Subsidies

Open Skies and Closed Markets

U.S. carriers complain of "unfair competition" from state-subsidized Persian Gulf airlines.

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|||Emirates Plane Photo from Maarten Visser and Wikimedia Foundation

Major U.S. flag air carriers United, Delta, and American Airlines (a.k.a. the US3) are asking: If a state props up a foreign firm, should our government, as redress, prop up domestic brands?

Where the free market is concerned, two wrongs do not make a right, and the answer is no.

Early this month, Emirates Airlines began service from Orlando to Asia, drawing attention to an ongoing international trade dispute between the US3 and their gilded, Gulf-based competitors Emirates, Etihad, and Qatar Airways (a.k.a. the ME3).

The US3 accuse the governments of the United Arab Emirates (UAE) and Qatar of subsidizing the ME3 to the tune of $42 billion. Such a subsidy would be a violation of those countries' market liberalization agreements with the United States, known as the "Open Skies" policy.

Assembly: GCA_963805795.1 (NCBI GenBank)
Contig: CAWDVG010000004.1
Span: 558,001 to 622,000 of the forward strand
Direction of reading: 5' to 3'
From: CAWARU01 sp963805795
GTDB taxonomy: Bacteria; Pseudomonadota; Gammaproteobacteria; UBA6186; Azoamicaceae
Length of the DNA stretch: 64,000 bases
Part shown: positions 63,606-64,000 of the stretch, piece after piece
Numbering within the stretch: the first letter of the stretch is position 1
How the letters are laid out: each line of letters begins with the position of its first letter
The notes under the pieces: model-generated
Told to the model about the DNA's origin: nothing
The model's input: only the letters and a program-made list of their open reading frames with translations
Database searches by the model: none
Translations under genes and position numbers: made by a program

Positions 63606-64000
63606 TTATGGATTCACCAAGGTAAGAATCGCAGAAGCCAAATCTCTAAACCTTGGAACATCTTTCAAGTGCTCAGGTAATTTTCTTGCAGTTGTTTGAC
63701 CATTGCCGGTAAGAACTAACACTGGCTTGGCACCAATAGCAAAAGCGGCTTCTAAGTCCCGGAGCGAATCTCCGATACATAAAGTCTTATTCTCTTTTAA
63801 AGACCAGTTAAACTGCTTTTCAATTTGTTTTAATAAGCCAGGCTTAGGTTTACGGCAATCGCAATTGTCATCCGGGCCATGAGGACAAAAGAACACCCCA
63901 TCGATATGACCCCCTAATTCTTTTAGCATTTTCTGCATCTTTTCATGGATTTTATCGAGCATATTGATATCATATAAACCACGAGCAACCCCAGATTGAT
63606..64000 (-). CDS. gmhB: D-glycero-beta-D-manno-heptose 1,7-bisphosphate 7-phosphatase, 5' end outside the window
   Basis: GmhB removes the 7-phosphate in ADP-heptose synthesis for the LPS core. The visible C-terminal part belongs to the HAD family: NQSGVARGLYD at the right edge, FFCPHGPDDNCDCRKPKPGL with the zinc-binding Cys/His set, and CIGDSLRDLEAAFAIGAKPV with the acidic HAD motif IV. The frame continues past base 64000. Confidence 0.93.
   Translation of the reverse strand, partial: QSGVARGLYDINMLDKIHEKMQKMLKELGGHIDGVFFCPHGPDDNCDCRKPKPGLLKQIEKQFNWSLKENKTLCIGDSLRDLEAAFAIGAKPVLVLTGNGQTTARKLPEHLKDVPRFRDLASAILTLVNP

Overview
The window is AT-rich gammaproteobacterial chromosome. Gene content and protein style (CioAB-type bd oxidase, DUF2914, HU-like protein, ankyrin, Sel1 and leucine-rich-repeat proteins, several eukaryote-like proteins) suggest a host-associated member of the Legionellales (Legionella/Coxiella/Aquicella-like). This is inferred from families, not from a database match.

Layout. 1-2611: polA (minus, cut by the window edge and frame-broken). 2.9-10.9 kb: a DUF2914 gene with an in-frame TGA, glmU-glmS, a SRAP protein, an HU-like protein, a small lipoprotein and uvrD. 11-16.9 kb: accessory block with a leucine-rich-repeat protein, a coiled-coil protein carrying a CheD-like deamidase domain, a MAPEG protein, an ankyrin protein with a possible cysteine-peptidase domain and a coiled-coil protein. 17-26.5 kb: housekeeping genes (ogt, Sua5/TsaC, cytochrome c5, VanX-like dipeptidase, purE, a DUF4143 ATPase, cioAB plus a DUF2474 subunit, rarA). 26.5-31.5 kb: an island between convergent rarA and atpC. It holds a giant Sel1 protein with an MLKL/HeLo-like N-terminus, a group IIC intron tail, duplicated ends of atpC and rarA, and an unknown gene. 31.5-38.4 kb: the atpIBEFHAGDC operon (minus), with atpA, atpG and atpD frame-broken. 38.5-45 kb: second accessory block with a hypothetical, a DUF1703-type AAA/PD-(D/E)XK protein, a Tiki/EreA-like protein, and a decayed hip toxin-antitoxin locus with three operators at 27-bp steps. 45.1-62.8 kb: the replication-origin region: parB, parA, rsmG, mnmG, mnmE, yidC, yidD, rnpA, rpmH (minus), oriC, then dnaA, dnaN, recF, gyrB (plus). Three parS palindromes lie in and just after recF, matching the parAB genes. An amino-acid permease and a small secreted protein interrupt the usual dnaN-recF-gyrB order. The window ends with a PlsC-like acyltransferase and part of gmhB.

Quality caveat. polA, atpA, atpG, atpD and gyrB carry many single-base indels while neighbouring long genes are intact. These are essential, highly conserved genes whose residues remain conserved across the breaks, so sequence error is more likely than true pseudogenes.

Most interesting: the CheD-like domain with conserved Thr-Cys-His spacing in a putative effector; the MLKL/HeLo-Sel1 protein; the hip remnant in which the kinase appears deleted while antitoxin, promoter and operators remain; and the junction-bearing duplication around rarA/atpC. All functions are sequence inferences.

According to the Partnership for Open & Fair Skies, a coalition of the US3 and labor organizations representing airline pilots, teamsters, flight attendants, and communications workers, the Gulf state subsidies distort the global air travel market and amount to "unfair competition." The Partnership argues:

The massive government subsidies provided to Qatar, Etihad and Emirates are not only a clear violation of Open Skies policy, but they also pose a direct threat to the U.S. airline industry and thousands of American jobs. These state-owned carriers are using their huge, artificial advantage to rapidly expand their fleets and take over international routes, unfairly capturing U.S. airline market share and shifting U.S. aviation jobs overseas.

Airline industry analyst Vinay Bhaskara of Airways News told Business Insider that the dispute really heated up when Emirates opened up service between the U.S. and Europe in 2013, at which point the US3 grew concerned that the ME3 were undercutting them on lucrative transatlantic flights. 

To address their grievances, the US3 are waging a public relations and lobbying campaign to get the U.S. State Department to open trade talks with the UAE and Qatar. A slideshow available on the Partnership's website states:

The Obama Administration must take action to address this unfair competition.

The agreements with Qatar and the UAE should be reopened and modified to address the flow of subsidized capacity to the United States.

According to Business Insider, however, the Partnership maintains that "they're not seeking a renegotiation of the agreement. Instead they say the subsidies violate the Open Skies policy and they want the U.S. to open up 'consultations' with the Arab governments over the issue."